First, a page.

Not, IMHO, until the cracking issue is fully alleviated. The takedown part of it is nice and helpful, but to call it a reliability standard in its field would be a bit ambitious. I know that the cracking was more of an issue on the 540, but IIRC there have been reports of cracks forming in non abused 580s. Please correct me if I'm wrong.

That said, the 580 is an incredible pen for its price. Having a decent quality piston filler sell for $55 is almost unheard of, let alone a well designed one such as the TWSBI. I don't yet have one, but that will change eventually.

I'll concur on the Lamy 2000. No, it isn't cutting edge now, but it was so well designed in the 60s that it's still relevant now without being changed. There are rather few pens, I would imagine, that were designed as the company's flagship 50 years ago and still retain that position, being continually produced for all that time with almost no changes. It's a great design IMHO.


Here to help when I know, learn when I don't, and pass on the information to anyone I can :)


#25 Arkanabar

Arkanabar

    Ain't I a stinker?

  • Member - Gold

  • PipPipPipPipPipPipPipPipPip
  • 2,918 posts
  • Flag:

Posted 07 February 2015 - 03:42

It's really, really hard to surpass the aero-metric Parker "51" for technical excellence, when the goal is a reliable, well-behaved, effortless writing instrument.

 

Of course, for gee-whiz technological coolness, none of my pens surpass my PFM, last of Sheaffer's Snorkel fillers, and the first of their inlaid nib pens.



#26 Icywolfe

Icywolfe

    I <3 Anime

  • FPN Supporter - Platinum

  • PipPipPipPipPipPipPipPipPip
  • 2,271 posts
  • Flag:

Posted 07 February 2015 - 04:12

Pilot Justus95 and Justus. Adjustable nib. Then the Sailor's special nibs. Pilot Falcon nib which is like a modern flex.

#Nope


#27 Algester

Algester

    (´Д⊂ヽ

  • Member - Gold

  • PipPipPipPipPipPipPipPipPipPipPip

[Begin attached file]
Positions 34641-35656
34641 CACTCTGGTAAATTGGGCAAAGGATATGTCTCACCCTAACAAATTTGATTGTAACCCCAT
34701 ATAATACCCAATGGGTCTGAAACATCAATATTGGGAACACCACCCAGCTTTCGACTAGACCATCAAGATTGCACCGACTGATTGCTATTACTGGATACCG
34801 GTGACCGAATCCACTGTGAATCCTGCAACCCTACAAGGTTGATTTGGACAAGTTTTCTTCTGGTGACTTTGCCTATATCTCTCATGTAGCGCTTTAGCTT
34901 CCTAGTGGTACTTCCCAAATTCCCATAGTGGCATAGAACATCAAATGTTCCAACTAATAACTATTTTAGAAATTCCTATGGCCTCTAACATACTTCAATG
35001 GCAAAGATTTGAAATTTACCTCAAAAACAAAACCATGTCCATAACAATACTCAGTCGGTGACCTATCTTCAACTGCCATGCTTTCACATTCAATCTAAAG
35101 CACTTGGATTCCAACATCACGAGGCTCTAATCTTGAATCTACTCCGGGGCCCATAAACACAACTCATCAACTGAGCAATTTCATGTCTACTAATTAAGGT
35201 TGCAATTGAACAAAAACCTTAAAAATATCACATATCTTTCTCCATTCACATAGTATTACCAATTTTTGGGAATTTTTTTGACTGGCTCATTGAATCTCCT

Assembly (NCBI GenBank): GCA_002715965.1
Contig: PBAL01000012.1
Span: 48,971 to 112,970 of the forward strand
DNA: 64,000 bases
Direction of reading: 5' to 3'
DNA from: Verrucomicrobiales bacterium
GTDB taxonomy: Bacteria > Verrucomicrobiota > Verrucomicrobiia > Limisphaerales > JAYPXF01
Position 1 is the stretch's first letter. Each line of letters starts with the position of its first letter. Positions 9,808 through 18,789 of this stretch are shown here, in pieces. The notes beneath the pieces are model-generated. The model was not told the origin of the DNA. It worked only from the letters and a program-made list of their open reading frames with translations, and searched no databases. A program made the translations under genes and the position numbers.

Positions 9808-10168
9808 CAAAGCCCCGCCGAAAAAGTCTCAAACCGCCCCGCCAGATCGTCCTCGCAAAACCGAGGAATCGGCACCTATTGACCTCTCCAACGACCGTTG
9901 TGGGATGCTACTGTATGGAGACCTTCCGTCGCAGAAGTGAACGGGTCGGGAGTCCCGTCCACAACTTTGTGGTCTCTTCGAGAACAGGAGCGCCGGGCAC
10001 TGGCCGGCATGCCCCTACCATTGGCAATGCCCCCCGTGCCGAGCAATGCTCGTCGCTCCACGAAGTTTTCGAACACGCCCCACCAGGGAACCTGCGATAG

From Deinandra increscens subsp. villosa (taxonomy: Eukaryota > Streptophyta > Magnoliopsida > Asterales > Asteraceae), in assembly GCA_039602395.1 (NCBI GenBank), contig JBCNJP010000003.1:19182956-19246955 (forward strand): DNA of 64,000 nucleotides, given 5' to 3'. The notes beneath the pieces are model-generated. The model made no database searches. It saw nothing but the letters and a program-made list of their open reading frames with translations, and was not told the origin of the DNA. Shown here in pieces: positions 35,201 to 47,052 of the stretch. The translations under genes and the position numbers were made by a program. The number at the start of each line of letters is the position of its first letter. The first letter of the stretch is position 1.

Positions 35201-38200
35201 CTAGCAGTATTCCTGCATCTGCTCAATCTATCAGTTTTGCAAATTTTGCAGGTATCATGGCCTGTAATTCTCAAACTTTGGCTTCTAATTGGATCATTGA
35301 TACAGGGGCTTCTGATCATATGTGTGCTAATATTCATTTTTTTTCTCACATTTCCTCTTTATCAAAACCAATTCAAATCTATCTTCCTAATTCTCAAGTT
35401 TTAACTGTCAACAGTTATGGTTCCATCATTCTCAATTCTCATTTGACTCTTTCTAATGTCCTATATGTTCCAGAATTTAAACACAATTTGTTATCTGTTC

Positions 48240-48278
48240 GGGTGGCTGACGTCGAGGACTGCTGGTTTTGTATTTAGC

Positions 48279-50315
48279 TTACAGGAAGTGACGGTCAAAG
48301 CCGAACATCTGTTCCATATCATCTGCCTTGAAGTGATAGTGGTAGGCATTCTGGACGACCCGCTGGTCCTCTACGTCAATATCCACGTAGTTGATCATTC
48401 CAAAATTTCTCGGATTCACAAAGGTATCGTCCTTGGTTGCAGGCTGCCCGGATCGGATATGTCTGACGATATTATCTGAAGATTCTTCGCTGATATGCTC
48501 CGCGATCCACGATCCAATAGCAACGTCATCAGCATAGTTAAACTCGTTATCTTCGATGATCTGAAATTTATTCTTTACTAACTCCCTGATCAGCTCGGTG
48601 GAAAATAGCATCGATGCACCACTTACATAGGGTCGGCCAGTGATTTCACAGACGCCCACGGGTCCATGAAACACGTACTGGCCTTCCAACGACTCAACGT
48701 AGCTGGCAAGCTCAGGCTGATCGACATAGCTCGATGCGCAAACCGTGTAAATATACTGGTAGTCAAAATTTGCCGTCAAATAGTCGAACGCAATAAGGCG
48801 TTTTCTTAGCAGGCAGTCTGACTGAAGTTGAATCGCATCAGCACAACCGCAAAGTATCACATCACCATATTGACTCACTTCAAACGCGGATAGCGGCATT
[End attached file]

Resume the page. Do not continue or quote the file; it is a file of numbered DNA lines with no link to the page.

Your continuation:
• 5,789 posts
  • Flag:

Posted 07 February 2015 - 04:37

technically superior fountainbel has used CONID as a stepping stone to his engineering skills with the bulk filler so CONID maybe expensive but that filler
Pilot Capless Japan ingenuity got the best of it you really have to check the pen's history to see how much Pilot's designers experimented with the pen to this point (case in point a lever trap door with gravity aiding the sliding of the nib)
Pilot's Shiro nib who says steel nib can't be flexible it simply rivals vintage flex yes BETTER THAN NOODLER'S
Pilot's nomikomi-shiki a gravity filler for lack of better sense of word...
http://estilofilos.b...komi-shiki.html
Pilot's Justus it's there with the Capless
Pilot's pulsating plunger filler which is now known as the CON-70 is it different from a normal button filler in some ways it was as it didnt used a membrane
http://estilofilos.b...2/07/shiki.html
Pentel's .2 mm lead seriously... .2 MM lead
Steadler's clutch less 2MM mechanical Pencil (Japan branch)
Steadler Japan is different in that any "pencil" with a 2MM lead is technically called a clutch pen but they made it into a mechanical pencil even at 2MM
hsLIQkN.jpg
Mitsubishi's/uni-ball Kuru-toga
Platinum's failed attempt at a suspension pencil that Zebra took it further and called it the Delguard
Tombow's Air Press
Ohto's Pro mecha (I mean where can you find a pencil where you can highly configure your lead release per press)


Japan has the weirder stuff but hey thats Japan... people still consider it the land of the weird

Edited by Algester, 07 February 2015 - 04:44.


#28 stevekolt

stevekolt

    Extremely Rare

  • Member - Gold

  • PipPipPipPipPipPip
  • 307 posts
  • Location:WV
  • Flag:

Posted 07 February 2015 - 04:50

 

Thought the homo sapiens with lava had a hidden converter system and only the crystal editions had the power filler

 

 
 

 

Well it's all about execution of the design.

The maxi size, both bronze age, and steel age now come with the power filler system...



#29 Waski_the_Squirrel

Waski_the_Squirrel

    Forum Squirrel

  • Member - Gold

  • PipPipPipPipPipPipPipPipPip
  • 2,087 posts
  • Location:North Dakota